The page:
The appeals of The Therapy Industry are numerous. One is Moloney’s ability to select skilfully from a vast literature the very best of the research evidence, the most thought-provoking of the philosophical arguments and the most curious of the various paradoxes that emerge at the interface of psychotherapeutic policy and practice. As such the text is full of gems and titbits to reengage the imagination, inspire further thinking, and introduce me to – or remind me of – texts new and old that deserve reading or re-reading respectively (for those who, like me, have been compiling teaching materials for the academic year ahead, the book is a godsend).
Moloney builds a convincing case for simply how dull mainstream psychotherapeutic practice has become in comparison to the work promoted by its more radical and philosophically innovative forefathers; a trend which Moloney clearly finds as intellectually disappointing as he does concerning politically. Again, this observation is not new: a friend of mine and fellow psychiatric survivor has described for some decades what Moloney discusses as ‘vanilla psychiatry’ – a play on the queer theory term ‘vanilla’ sex to signify conventional or dreary sexual activity. However, the success of The Therapy Industry is to go further to articulate how such a ‘vanilla’ position not only misses the opportunities of a more politically engaged psychotherapy, but how, more worryingly, such standpoint holds current therapeutic doctrine beyond critique through its play-it-safe assertions, maintaining and protecting the industry standard through very virtue of a philosophy that is too bland to inspire discussion or initiate critique. As such, to quote again from Moloney, ‘it is with what might be seen as stupefying obviousness’ that a rationale has emerged within almost every mental health system in the developed world to profess a banal mix of bio- and socio- explanations (although rarely do such modes of explanation transgress to the bio- or socio- political). As Moloney goes on to argue, the problems with such models are not only that in focusing on everything, nothing is in focus, but also that through purposefully excluding some of the more radical visions of post- and anti-psychiatry, the potentials for a politically informed and politically engaged talking therapy are woefully diminished.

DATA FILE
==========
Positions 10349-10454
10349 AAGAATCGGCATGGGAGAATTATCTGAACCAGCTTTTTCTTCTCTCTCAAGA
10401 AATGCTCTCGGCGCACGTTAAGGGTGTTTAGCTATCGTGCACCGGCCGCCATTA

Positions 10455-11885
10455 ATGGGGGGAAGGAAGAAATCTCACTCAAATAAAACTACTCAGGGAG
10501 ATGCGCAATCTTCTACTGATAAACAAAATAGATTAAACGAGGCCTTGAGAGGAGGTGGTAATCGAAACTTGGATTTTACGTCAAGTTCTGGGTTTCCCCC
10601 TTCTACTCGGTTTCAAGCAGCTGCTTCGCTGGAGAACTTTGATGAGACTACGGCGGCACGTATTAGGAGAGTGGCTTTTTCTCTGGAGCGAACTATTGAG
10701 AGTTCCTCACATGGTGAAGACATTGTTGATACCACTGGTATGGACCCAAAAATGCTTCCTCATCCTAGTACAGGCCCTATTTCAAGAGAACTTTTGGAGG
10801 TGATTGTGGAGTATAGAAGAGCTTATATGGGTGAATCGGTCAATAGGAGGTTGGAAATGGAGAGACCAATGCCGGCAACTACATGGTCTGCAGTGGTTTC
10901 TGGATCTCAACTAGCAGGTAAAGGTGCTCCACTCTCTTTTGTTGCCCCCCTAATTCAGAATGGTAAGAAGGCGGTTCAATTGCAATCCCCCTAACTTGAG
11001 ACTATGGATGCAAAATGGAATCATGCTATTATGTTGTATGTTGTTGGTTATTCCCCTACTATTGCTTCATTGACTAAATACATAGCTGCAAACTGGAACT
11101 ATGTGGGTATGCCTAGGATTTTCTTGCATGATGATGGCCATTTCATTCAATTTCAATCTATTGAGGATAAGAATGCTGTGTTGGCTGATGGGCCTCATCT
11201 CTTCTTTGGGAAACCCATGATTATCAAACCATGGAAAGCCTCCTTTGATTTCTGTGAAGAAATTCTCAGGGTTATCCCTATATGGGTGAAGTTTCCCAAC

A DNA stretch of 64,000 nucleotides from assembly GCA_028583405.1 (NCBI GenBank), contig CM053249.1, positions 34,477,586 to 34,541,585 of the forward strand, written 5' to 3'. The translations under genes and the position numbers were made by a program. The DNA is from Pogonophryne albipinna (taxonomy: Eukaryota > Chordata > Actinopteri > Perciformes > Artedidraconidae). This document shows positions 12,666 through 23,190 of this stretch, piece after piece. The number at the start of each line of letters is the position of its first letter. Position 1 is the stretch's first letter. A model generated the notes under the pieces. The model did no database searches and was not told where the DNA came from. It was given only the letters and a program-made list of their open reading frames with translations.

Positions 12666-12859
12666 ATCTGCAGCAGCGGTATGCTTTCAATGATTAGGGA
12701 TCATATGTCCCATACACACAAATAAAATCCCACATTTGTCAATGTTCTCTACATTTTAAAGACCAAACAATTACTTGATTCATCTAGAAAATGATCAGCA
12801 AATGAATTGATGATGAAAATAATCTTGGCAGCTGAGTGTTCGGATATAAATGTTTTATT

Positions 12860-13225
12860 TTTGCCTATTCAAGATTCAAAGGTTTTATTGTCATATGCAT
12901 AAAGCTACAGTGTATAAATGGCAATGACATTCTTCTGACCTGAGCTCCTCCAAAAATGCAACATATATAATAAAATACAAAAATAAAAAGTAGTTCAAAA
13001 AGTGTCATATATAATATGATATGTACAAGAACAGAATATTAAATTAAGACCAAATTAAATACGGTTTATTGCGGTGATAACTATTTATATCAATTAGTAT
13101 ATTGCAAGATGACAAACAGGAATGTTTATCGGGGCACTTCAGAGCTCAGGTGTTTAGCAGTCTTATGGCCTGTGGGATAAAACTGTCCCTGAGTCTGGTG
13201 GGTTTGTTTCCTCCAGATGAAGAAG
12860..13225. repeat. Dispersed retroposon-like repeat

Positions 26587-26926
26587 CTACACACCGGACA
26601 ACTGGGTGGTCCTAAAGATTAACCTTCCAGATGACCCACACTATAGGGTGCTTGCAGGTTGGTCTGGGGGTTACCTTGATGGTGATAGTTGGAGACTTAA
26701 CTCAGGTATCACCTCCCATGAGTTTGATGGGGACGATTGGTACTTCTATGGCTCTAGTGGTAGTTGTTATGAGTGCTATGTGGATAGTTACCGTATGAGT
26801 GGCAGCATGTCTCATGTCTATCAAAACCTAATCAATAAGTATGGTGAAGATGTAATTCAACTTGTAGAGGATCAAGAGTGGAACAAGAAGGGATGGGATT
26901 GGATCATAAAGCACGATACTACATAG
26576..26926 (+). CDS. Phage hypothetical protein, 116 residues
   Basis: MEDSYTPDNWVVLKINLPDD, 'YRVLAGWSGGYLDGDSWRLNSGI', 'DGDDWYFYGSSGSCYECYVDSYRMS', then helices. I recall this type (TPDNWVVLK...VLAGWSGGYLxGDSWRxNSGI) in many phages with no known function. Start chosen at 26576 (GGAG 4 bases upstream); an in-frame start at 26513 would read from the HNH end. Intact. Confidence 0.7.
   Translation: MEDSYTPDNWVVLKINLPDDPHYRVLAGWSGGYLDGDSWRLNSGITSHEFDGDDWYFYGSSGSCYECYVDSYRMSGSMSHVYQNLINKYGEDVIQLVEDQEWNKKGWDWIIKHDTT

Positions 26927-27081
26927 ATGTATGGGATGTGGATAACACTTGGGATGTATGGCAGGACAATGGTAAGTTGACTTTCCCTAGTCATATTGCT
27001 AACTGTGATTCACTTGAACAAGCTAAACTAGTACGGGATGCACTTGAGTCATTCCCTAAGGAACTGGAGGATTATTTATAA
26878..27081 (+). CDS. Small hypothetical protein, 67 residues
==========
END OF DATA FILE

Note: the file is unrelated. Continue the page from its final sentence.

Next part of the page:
There are, of course, matters I would be intrigued to discuss further with Moloney. One such is Moloney’s position with regard to the role of ‘science’ (and relatedly, philosophy), which begins with the fairly popularist stance of science-will-save-the-day (indeed, in responding to the many claims of contemporary talking therapies, the opening page begins that ‘all might be well if [such interventions] were better grounded in science than their forefathers fifty years ago’) – yet which simultaneously seems to find its frustration with contemporary mainstream talking therapies the scientism of the soul that seems in so many ways to erode the richer and more interesting nuances of the human psyche offered for instance by politics and philosophy. Indeed, is not one of the primary contributions of Fromm and Laing – Freud, even – to whom Moloney eventually turns, revealing this more mysterious and sensitive side to human experience?